Science fiction films and Islam


#1

Has anyone ever noticed how often in sci-fi or fantasy films there is an evil religion/race that preaches “convert or be killed”? Does anyone think some of these may be modelled on Islam? The similarity seems eery in some cases eg
Klingons in Star Trek
Necromongers (spp?) in that film with Vin Diesel in
Thulsa Doom and his cult in Conan the Barbarian
I’m sure there’s more, just can’t think of them at the moment

PS forgive my verbal diarrhoea, having to look after post-op wife


#2

They could be modeled upon any militantly missionary religion or ideology.


#3

…that kills people who won’t convert? I only know of one…


#4

I don’t know. I’ve noticed Islam in SciFi but I’ve never got the impression that aggressive aliens were based on it.

In the case of the below:

Klingons: Klingons are more mongolian and while they are certainly violent and expansionistic it is done for the violence and the glory not for religious submission.

Necromongers: I see what you’re saying but since the actual religion of Islam seems to be the default religion of the Human race in this series of films then I don’t think the Necromongers could be based on it.

Thulsa Doom: 2000 points just for bringing this guy and Conan up :thumbsup:

It could have been based on Islam but again since it actually referenced an real world god (in this case Set) I’m inclined to think that is where their inspiration originated. Could be wrong though.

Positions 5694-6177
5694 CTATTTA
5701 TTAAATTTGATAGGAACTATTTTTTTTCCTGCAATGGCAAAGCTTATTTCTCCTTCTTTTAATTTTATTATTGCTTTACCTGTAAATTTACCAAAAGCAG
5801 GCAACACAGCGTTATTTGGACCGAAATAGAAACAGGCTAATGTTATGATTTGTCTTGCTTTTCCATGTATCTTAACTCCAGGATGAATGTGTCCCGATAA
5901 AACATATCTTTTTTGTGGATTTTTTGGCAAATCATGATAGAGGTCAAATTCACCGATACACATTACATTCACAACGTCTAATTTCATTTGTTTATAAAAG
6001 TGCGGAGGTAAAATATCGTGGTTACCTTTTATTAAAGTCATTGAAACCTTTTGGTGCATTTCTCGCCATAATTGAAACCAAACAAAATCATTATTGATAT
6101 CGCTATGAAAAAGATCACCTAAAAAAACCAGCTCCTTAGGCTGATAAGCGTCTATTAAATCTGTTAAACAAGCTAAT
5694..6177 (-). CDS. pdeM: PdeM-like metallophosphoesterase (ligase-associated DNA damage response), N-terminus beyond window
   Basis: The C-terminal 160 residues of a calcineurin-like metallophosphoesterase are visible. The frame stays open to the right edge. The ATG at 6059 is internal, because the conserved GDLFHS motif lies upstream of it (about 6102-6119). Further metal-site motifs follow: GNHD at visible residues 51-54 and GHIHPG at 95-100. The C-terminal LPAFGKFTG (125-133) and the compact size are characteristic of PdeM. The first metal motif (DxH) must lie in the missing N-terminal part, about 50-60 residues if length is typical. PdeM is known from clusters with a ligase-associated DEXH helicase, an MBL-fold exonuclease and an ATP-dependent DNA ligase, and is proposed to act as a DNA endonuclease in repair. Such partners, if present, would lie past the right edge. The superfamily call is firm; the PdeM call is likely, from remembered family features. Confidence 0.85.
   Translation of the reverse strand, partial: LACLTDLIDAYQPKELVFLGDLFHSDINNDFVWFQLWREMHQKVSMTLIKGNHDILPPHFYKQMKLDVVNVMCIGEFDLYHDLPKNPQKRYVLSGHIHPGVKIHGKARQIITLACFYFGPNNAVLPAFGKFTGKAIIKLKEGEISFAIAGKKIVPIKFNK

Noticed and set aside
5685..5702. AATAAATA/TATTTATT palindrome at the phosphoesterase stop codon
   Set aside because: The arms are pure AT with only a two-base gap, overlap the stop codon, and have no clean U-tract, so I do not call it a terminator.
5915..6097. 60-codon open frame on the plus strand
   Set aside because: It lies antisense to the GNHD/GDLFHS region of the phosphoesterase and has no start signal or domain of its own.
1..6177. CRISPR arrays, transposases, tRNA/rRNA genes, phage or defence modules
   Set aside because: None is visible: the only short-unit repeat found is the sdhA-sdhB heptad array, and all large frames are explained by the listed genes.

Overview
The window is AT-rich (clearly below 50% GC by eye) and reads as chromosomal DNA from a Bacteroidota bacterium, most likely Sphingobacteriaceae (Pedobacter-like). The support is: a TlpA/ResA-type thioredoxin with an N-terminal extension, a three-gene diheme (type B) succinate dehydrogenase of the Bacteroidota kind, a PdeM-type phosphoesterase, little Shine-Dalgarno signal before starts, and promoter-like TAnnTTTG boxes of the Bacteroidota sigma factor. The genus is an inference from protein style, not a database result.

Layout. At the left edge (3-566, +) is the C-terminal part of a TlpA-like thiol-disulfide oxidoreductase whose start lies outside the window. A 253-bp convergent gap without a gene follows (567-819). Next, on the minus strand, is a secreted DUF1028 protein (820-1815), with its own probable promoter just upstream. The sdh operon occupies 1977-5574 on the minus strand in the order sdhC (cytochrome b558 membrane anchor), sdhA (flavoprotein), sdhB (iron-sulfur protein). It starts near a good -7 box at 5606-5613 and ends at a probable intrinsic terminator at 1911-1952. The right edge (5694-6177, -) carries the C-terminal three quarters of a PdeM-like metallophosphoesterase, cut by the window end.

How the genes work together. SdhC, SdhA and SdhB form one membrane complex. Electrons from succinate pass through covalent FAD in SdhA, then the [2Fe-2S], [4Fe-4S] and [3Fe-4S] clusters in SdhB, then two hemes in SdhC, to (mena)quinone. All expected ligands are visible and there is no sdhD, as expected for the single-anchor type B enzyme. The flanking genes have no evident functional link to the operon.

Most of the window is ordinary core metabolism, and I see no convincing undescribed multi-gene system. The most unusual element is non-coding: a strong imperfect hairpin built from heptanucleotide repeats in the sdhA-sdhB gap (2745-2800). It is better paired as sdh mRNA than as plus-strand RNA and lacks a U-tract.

The story Dune had a lot of Muslim influence though. Of course there Christian influence there as well.


#5

Dune - of course! The Butlerian jihad and of course the Mahdi:D
I’m surprised there wasn’t more of a Muslim reaction - but then it was a different world when those books were first published…
yes Klingons wasn’t a good connection I think the inspiration for them was the Russkies!


#6

Didn’t the Borg have an “assimilate or die” rally cry, too?

But here’s throwing another idea out at you- could it be fear of conformity rather than fear of Islam driving those authors? Maybe a comment on society’s attempt to stifle the individual? And if all of those examples you cited were authored by Americans, I’d bet the farm THAT was the real message (you know how us Americans are obsessed with fighting conformity :wink: ).

Have fun passing post-op time away!
C


#7

I think that aggressive monotheistic religions in sci-fi often have a vaguely Islamic feel simply because the authors do not give them any specific characteristics of any particular monotheistic religion. Often I suspect that the authors actually had fundamentalist Christians in mind.

Edwin


#8

I knew there was one other that I just couldn’t remember - and that was it! Yes, John Birch and all that - the rock group Rush are very much against conformity eg their concept album 2112 and the cover. A sentiment I share.
Fortunately it’s my wife who has had the op, I’m just tending (nursing the nurse).


#9

I don’t have figures on how many Jews or Christians Muslims actually forced to decide between death and conversion, but my understanding is that when Muslims took over Egypt, for instance, they did not kill Christians in any sort of mass form. It took several hundred years for Egypt to gradually become more and more Islamic. (Contrast that to what happened in Spain to Jews when the Reconquista had been completed.)